War of the Rebellion: Serial 042 Page 0081 Chapter XXXVIII. CORRESPONDENCE, ETC.-CONFEDERATE.

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Department. The sub-agent here seem to think you would have no control of this cotton. I am not fully advised as to your authority to dispose of this.

As I am informed your chief difficulty in securing cargoes of foreign goods and in fulfilling your contracts is in getting cotton to Brownsville, it seems to me it would be judicious to enter into some arrangement with Mr. Simpson or other parties to exchange cotton in the interior for sterling bills or for foreign goods.

I presume the War Department has furnished you with lists of articles to be purchased. The list which I inclose, as well as that of Major Minter, referred to, has in view the supply of the present wants of this department without reference to the lists may have been sent you from Richmond.

Your obedient servant,


Lieutenant-General, Commanding.


Houston, June 24, 1863.


Assistant Adjutant-General, Houston, Tex.:

CAPTAIN: In compliance with Special Orders, Numbers 164 (Paragraph XII), Headquarters District of Texas, New Mexico, and Arizona, Houston, June 18, 1863, I have the honor to report the following as the present condition of the gunboat fleet:

There are no gunboats on the station at Galveston; the Bayou City and Diana both at Harrisburg, awaiting orders, and ready to steam up at a moment's notice. The Bayou City has no armament. I trust orders may issue to provide her with guns at the earliest moment. The Diana has two brass 24-pounder howitzers, 50 rounds ammunition, in charge of Lieutenant [H.] Connor, and detachment of 20 men of Company B, Cook's regiment artillery.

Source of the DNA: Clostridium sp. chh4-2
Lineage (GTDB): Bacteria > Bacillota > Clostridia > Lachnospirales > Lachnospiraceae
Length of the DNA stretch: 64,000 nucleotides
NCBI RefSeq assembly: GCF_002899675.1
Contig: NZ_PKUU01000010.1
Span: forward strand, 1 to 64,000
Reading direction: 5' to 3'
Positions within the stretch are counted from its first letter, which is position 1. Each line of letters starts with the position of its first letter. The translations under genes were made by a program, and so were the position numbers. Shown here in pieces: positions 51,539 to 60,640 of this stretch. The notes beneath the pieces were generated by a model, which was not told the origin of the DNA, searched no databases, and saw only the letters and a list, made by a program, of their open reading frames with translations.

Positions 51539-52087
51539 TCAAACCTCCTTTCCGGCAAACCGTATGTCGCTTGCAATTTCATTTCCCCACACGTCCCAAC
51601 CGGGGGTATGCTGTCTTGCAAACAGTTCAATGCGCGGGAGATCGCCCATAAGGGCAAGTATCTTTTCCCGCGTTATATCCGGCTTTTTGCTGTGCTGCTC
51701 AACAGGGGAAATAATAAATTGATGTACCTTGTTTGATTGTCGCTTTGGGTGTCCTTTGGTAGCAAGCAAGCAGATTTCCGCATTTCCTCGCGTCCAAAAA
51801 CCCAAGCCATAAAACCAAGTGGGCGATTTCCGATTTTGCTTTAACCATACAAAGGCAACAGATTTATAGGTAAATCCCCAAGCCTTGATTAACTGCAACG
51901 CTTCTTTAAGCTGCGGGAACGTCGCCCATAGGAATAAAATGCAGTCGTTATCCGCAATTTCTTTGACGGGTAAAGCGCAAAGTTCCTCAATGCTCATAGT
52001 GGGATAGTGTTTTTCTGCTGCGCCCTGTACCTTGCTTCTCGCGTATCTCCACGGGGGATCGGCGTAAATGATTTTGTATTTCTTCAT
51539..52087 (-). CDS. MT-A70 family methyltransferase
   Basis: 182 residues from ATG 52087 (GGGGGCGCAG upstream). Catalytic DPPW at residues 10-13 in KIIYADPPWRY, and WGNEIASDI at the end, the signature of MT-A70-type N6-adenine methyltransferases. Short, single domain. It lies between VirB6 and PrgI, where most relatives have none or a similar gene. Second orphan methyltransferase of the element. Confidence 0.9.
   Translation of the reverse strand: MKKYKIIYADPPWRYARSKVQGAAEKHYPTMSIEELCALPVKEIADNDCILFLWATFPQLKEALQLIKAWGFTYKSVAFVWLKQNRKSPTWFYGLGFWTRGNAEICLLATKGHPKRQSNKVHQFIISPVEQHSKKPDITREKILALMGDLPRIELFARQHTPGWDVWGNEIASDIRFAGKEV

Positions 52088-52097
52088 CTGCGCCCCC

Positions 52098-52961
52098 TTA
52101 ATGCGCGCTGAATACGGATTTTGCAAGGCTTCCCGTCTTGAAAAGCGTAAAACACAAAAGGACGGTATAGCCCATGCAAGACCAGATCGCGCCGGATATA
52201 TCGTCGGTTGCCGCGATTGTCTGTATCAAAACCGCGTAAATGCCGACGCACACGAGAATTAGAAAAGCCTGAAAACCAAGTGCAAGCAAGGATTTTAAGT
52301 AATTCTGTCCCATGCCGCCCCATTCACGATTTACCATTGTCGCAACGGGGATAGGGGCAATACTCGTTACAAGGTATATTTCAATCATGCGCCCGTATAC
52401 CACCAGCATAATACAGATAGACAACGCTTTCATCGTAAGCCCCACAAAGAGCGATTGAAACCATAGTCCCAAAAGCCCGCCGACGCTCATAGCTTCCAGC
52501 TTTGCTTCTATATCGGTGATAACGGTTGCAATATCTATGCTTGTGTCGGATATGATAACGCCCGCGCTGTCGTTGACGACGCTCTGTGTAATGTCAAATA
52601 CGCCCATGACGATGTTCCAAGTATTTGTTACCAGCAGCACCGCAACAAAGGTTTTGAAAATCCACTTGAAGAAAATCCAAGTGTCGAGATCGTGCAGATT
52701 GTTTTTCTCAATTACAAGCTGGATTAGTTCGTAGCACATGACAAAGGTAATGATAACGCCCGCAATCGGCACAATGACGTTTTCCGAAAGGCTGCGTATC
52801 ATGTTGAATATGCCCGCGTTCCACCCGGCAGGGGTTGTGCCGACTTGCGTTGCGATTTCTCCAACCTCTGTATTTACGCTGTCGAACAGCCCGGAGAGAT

The Uncle Ben is engaged in removing obstructions at the mouth of the Sabine River. She is armed with two 12-pounder iron guns, 70 rounds ammunition; one 12-pounder mountain howitzer, 43 rounds ammunition, in charge of Captain [K. D.] Keith, Company B, Spaight's battalion. The J. H. Bell, at Sabine Pass, has one 24-pounder iron gun, 50 rounds ammunition; one 12-pounder mountain howitzer, under Captain [F. H.] Odlum, Company F, Cook's regiment artillery. These men are well drilled and disciplined.

There is not sufficient space on the deck of the Uncle ben to maneuver the two 12-pounder iron guns to advantage. I would respectfully request that, if possible, another gun be substituted; also, if practicable, long-range guns may be ordered to the J. H. Bell and Bayou City. The efficiency of all the boats would be greatly increased if it is possible to furnish them guns of heavier metal and longer range than those they now have in position.

The steamboats John F. Carr and Mary Hill are being fitted up at Lynchburg for service in Matagorda Bay. They will be ready in a few days.

I have the honor to be, captain, very respectfully, your obedient servant,


Major, and Chief of Marine Artillery.